With the mid-term elections coming to a close with the run-off election for the Georgia Senate seat, Congress turns its attention to some must-pass bills before the end of the year.
First, funding for the federal government expires on December 16, requiring Congress to pass an omnibus spending bill or continuing resolution. Additionally, lawmakers must appropriate funds for defense spending through the National Defense Authorization Act (NDAA). Whether other measures such as a bipartisan retirement bill or action on tax provisions already expired or slated to expire at the end of 2022 get attached to year-end legislation, remains to be seen.
Here are some key tax provisions we’re following:
How will the Child Tax Credit (CTC) impact 2022 tax returns?
Under the American Rescue Plan, the CTC was temporarily expanded to $3,000 per child ($3,600 for children under age six), with the credit being fully refundable. This means that eligible taxpayers could benefit from claiming the tax credit even if they did not report income. This enhanced version of the CTC expired at the end of 2021. Unless Congress acts, taxpayers filing their 2022 return will be limited to a $2,000 tax credit per child, which is only partially refundable.* There have been discussions from lawmakers on both sides of the aisle on a temporary extension but the prospects are unclear.
*The enhanced version of the CTC was available to taxpayers with modified adjusted gross income below $150,000 (married couples filing a joint return) or $75,000 (individuals). The “regular” version of the CTC applies to taxpayers with modified adjusted gross income below $400,000 (married couples filing a joint return) or $200,000 (individuals). Additionally, there is a $500 tax credit available for dependents other than “qualifying children” who are defined as those under age 17. Other dependents may include, for example, older children or other individuals claimed as dependents.
Charitable deduction for non-itemizers
The Coronavirus Aid, Relief, and Economic Security Act (CARES) introduced a $300 deduction for cash contributions in 2020 to a qualified charity regardless of whether the taxpayer itemized deductions on their tax return. For 2021, the deduction was increased to $600 for married couples filing a joint tax return. Because the provision expired at the end of 2021, the deduction is not available to be claimed on 2022 tax returns unless Congress acts. Since roughly 90% of taxpayers claim the standard deduction on their return, this change will impact most people as they file their 2022 return.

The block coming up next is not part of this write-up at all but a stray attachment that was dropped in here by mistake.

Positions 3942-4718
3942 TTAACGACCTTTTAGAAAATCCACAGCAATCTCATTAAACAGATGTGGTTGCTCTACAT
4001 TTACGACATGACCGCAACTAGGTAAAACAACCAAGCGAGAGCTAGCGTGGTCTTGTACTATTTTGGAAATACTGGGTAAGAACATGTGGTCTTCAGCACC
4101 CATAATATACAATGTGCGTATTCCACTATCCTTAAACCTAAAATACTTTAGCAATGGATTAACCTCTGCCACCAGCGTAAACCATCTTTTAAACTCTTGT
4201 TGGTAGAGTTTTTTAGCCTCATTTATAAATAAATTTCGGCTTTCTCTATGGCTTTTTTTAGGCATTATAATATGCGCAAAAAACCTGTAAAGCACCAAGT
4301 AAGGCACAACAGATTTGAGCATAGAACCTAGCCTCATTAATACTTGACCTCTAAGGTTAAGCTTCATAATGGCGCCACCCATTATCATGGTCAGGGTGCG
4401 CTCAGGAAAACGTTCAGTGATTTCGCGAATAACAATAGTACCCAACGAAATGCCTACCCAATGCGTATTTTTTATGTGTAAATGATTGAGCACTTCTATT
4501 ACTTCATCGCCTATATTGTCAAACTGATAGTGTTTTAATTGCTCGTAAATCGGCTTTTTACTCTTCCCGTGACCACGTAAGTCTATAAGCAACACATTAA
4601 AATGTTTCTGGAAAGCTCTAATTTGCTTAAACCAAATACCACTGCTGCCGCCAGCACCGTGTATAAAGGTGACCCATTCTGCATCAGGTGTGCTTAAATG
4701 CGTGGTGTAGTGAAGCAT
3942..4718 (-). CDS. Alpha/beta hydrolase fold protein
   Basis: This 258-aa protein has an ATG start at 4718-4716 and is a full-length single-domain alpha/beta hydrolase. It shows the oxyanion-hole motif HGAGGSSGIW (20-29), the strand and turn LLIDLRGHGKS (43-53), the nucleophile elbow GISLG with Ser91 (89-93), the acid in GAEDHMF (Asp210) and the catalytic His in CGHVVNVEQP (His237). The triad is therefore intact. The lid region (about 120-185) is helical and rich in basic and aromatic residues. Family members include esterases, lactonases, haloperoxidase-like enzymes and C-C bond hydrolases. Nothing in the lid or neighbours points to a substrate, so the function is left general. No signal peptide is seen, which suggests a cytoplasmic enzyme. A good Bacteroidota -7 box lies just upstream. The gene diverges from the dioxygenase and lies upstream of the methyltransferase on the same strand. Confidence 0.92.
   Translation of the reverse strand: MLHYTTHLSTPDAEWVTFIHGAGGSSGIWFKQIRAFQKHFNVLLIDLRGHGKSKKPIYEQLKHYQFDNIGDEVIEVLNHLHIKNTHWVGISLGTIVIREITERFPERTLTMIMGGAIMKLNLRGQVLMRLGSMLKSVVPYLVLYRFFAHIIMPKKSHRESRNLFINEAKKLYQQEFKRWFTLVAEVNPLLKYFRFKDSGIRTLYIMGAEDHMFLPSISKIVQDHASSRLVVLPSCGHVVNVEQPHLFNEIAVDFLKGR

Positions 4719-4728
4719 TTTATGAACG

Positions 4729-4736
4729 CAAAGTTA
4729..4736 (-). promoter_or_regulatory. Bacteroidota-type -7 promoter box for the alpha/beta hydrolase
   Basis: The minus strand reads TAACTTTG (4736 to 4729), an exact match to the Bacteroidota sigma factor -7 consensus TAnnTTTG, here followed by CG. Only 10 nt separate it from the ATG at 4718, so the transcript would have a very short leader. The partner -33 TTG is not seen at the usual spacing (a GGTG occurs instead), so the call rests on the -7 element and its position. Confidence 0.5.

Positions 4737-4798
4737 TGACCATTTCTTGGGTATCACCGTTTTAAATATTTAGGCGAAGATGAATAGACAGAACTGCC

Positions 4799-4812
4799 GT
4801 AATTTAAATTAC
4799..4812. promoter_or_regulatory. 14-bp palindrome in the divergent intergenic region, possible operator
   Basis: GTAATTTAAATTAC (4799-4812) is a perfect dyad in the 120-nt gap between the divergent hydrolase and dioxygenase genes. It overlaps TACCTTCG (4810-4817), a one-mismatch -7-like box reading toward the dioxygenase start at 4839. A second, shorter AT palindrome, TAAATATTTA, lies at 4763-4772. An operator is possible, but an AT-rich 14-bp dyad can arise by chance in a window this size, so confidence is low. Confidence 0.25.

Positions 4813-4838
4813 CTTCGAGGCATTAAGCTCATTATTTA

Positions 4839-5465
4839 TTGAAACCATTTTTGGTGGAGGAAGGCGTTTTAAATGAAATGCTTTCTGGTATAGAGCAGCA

Important changes for businesses purchasing equipment
Signed into law in late 2017, the Tax Cuts and Jobs Act (TCJA) enacted a provision (referred to as 100% bonus depreciation) that allows business owners to fully expense the cost of qualified property in the year it was purchased and placed in service. The definition of “qualified property” is fairly broad and may include certain vehicle purchases, heavy machinery, manufacturing equipment, building upgrades, and software. This option provides a benefit over having to utilize a depreciation schedule and expense the cost over a longer number of years for tax purposes. The provision, in its current form allowing 100% expensing, expires at the end of 2022 and will be phased out gradually through 2027 (80% in 2023, 60% in 2024, 40% in 2025, 20% in 2026, 0% in 2027).
There may be an opportunity for business owners to act now to maximize this tax benefit, assuming property can be placed in service by the end of the year. It doesn’t mean that the equipment must actually be used by the end of the year. But the equipment has to be ready and available for use for its designated purpose. Another requirement holds that the property (such as a vehicle) must be used for business purposes at least 50% of the time. The provision applies to purchases of used property as well. For tax purposes, utilizing the 100% bonus depreciation option can result in a tax loss if expenses exceed income. The considerations on expensing property are complex, and differences in state tax law may apply, so it is important for business owners to consult with a qualified tax professional on their options.
For informational purposes only. Not an investment recommendation.
This information is not meant as tax or legal advice. Please consult with the appropriate tax or legal professional regarding your particular circumstances before making any investment decisions. Putnam does not provide tax or legal advice.